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The optokinetic response in zebrafish and its applications


Huang, Y Y; Neuhauss, S C F (2008). The optokinetic response in zebrafish and its applications. Frontiers in Bioscience, 13:1899-1916.

Abstract

The optokinetic response (OKR) is a stereotyped
eye movement in response to movement in he surround. The OKR serves to stabilize the visual image on the retina, and allows for high resolution vision. Due to its high selection value, all vertebrates display this basic behavior. Here, we review the properties of the OKR with a focus on the zebrafish, including methodological aspects of measuring eye movements in small larvae. The genetic amenabilities of the zebrafish model permit the use of this reflexive behavior in genetic screens. Such approaches have led to the isolation of mutant strains with specific defects in the visual pathway. In addition to the use of the OKR as a screening assay, mutations with characteristic abnormalities in the execution of this behavior will enable the analysis of sensory-motor control in great detail. A case in point is the belladonna mutation, where an axonal misrouting effect at the optic chiasm leads to a reversed OKR with a number of interesting properties.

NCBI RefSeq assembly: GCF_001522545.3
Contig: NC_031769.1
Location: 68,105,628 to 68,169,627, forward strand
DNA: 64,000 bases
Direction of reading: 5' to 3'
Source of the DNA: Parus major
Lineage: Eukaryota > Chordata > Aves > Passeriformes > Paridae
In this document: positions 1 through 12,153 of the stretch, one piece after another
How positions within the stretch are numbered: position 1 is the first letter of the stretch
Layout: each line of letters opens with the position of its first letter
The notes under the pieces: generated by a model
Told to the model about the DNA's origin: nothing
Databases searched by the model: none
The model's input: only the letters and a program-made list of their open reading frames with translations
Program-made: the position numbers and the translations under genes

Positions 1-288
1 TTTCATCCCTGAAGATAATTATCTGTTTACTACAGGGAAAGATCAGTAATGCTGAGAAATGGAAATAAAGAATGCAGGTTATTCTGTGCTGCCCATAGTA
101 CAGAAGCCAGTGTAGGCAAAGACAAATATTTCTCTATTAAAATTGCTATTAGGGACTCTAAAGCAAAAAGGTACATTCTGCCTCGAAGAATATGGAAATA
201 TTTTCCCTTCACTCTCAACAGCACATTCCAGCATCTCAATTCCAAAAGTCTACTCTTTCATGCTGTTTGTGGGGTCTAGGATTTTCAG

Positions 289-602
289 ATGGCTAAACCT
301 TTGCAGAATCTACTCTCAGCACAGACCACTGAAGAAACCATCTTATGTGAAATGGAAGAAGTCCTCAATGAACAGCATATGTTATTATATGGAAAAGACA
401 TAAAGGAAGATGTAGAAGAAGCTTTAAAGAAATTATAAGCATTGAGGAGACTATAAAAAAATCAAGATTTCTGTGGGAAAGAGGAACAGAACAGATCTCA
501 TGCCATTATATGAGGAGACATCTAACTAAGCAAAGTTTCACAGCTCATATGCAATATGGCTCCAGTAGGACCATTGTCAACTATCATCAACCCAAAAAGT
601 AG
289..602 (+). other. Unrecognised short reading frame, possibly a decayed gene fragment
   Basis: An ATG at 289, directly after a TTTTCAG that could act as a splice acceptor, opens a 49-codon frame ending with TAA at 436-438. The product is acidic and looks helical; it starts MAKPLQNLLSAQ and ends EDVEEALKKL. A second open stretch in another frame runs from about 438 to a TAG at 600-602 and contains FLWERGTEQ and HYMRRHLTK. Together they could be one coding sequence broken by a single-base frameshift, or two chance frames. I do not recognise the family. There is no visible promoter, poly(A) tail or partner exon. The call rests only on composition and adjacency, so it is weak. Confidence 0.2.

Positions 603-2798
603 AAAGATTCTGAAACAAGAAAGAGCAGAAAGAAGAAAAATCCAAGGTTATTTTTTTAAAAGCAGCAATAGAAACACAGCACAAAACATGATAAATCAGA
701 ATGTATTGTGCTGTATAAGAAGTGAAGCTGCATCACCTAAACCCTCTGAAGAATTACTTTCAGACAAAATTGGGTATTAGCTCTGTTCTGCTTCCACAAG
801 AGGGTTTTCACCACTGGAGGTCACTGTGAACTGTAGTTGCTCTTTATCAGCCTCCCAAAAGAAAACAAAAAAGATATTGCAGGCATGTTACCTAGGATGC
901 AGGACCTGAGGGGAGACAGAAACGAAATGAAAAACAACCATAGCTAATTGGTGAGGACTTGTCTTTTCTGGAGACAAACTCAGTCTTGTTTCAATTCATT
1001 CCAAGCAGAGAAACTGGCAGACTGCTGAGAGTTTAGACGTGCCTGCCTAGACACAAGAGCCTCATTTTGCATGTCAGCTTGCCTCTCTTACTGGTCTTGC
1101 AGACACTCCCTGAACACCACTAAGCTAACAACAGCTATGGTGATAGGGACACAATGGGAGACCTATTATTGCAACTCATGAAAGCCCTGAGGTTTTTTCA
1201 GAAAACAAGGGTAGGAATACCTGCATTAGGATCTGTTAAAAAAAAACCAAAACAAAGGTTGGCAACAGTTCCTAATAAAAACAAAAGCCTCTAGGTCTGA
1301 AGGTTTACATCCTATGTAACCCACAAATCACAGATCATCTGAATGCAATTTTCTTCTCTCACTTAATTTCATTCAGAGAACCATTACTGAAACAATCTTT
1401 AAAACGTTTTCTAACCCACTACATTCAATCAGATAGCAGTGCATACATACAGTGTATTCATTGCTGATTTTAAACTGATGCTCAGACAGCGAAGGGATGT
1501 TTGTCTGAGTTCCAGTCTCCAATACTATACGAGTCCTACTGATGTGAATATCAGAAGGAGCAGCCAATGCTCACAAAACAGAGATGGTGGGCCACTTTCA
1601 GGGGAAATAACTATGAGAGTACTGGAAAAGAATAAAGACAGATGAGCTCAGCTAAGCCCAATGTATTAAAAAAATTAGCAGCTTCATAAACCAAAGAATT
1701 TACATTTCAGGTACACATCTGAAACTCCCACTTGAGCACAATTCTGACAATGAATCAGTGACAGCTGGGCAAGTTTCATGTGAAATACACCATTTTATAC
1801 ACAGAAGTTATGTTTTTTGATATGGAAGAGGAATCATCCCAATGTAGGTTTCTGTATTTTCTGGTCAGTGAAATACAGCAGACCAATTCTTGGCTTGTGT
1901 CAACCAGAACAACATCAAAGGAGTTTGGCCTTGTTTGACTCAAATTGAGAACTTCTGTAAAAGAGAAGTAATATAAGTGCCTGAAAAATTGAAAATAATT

The optokinetic response (OKR) is a stereotyped
eye movement in response to movement in he surround. The OKR serves to stabilize the visual image on the retina, and allows for high resolution vision. Due to its high selection value, all vertebrates display this basic behavior. Here, we review the properties of the OKR with a focus on the zebrafish, including methodological aspects of measuring eye movements in small larvae. The genetic amenabilities of the zebrafish model permit the use of this reflexive behavior in genetic screens. Such approaches have led to the isolation of mutant strains with specific defects in the visual pathway. In addition to the use of the OKR as a screening assay, mutations with characteristic abnormalities in the execution of this behavior will enable the analysis of sensory-motor control in great detail. A case in point is the belladonna mutation, where an axonal misrouting effect at the optic chiasm leads to a reversed OKR with a number of interesting properties.

Citations

44 citations in Web of Science®
46 citations in Scopus®
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Additional indexing

Item Type:Journal Article, refereed, original work
Communities & Collections:07 Faculty of Science > Institute of Molecular Life Sciences
Dewey Decimal Classification:570 Life sciences; biology
Uncontrolled Keywords:Retinal Slip, Gaze-Stabilization, Optokinetic Nystagmus, OKN, Slow Phase, Fast Phase, Saccade, Congenital Nystagmus, Review
Language:English
Date:2008
Deposited On:11 Feb 2008 12:17
Last Modified:05 Apr 2016 12:15
Publisher:Frontiers in Bioscience
ISSN:1093-4715
Publisher DOI:10.2741/2810
PubMed ID:17981678

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